An easy 4-Step tutorial on how to make Instant Pot Coconut Milk Yogurt. This goof-proof method results in the best tasting dairy-free vegan yogurt, and only requires 3 ingredients!

This post was a long time in the making, and I’m so thrilled to finally be sharing it with you all!

Not only have I made countless batches of coconut milk yogurt using a variety of methods (some epic fails, some so so, and some fabulous), but I have a long history of fermenting things.

First things first, I began making yogurt, kefir, kombucha, ginger beer, and more way back in 2010. In fact, I wrote my first cookbook, Delicious Probiotic Drinks on making naturally fermented beverages (including yogurt) at home.

Suffice it to say, fermentation has been one of my cherished hobbies for upwards of a decade. More recently I dove headfirst into the wonderful world of non-dairy coconut milk yogurt. To make a long story short, the pressure cooker method is my favorite, and it produces consistently great results.

So in this blog post, I have included everything you need to know about making homemade coconut milk yogurt. From a 4-Step process to how long to make yogurt in the Instant Pot, troubleshooting potential questions or issues,  to what type of coconut milk to use in order to achieve the best result, it’s all right here!

Let’s get after it!

What You Need For This Recipe:

You only need a few basic tools to make dairy-free yogurt at home. Here are the items I use:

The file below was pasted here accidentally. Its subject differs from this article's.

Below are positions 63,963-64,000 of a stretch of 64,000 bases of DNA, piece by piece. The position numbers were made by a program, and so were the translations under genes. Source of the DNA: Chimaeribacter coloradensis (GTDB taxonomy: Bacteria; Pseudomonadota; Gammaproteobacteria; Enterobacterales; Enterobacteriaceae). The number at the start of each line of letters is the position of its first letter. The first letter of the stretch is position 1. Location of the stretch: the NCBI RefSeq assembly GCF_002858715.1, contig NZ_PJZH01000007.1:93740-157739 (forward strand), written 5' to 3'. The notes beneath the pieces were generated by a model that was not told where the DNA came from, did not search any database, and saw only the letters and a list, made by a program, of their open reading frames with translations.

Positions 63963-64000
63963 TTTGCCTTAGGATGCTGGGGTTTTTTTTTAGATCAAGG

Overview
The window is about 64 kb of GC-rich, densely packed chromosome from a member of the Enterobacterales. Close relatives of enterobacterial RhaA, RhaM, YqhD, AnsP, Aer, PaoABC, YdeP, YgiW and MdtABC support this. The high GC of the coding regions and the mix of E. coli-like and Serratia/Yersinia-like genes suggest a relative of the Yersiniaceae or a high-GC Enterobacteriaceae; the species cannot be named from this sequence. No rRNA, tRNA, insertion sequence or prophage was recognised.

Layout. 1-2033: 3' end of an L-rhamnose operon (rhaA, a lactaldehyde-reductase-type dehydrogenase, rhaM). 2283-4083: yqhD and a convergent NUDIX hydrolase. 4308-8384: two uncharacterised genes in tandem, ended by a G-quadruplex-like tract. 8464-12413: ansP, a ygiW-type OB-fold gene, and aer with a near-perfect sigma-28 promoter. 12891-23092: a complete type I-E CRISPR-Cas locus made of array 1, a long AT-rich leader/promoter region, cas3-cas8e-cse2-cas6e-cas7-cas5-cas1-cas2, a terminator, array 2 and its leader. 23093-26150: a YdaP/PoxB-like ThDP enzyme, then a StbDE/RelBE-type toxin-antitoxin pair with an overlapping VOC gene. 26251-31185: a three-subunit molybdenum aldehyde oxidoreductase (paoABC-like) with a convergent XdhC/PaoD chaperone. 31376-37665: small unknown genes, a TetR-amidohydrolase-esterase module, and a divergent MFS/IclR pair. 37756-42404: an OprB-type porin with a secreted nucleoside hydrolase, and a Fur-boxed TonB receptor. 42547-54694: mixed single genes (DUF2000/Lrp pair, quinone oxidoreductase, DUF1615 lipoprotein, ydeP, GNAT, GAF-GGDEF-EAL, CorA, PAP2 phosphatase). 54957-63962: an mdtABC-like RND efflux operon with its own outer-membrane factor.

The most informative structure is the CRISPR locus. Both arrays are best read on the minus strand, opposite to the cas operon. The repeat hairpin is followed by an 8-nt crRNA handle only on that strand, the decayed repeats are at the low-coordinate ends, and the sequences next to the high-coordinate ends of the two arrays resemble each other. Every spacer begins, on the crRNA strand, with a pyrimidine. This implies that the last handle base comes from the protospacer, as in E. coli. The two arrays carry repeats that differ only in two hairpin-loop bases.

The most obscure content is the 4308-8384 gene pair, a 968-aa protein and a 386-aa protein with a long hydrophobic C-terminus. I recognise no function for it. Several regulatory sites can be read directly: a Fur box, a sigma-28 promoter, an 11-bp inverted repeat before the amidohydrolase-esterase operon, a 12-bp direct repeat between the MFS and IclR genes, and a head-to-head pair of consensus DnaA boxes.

How to Make Instant Pot Coconut Milk Yogurt:

Step 1: Boil the coconut milk and allow it to cool to 115 degrees F. Press “Boil” on your Instant Pot and allow the coconut milk to boil for 30 seconds to one minute. 

Then, keeping the Instant Pot covered, allow the coconut milk to cool for 1 hour. After 1 hour, check the temperature of the coconut milk. You want it to be somewhere between 110 and 115 degrees F. 

This process ensures there is zero bad bacteria going into the process and also allows you to get the coconut milk to the correct temperature for fermentation.

Step 2: Add Probiotics and Coconut Sugar – When your coconut milk has cooled to the 110 to 115 range, open your probioic capsules and pour the powder into the instant pot with the coconut milk. 

Use a wooden spoon to stir the mixture well until most of the clumps of probiotics are out. It’s perfectly fine if you can’t get the powder to dissolve completely, but the yogurt will be smoother the better it has dissolved. 

Similarly, add the coconut sugar and stir well until it has dissolved. We add coconut sugar to ensure the probiotics have enough food to feed on during the fermentation process so that they don’t die.

Step 3: Ferment the yogurt – Press “Yogurt” on the Instant Pot and set the time for 12 hours. Many pressure cookers (including my Crock Pot brand pressure cooker) will default to 8 hours and not allow you to select a longer time than 12 hours, but you want the yogurt to go for a minimum of 24 hours, ideally 48 hours. 

Once the initial 12-hour session is over, perform an additional 12-hour run by pressing “Cancel” then “Yogurt” and dial the time up to 12 hours again. If desired, continue this cycle for up to 48 hours. Meaning, you will run four 12-hour cycles.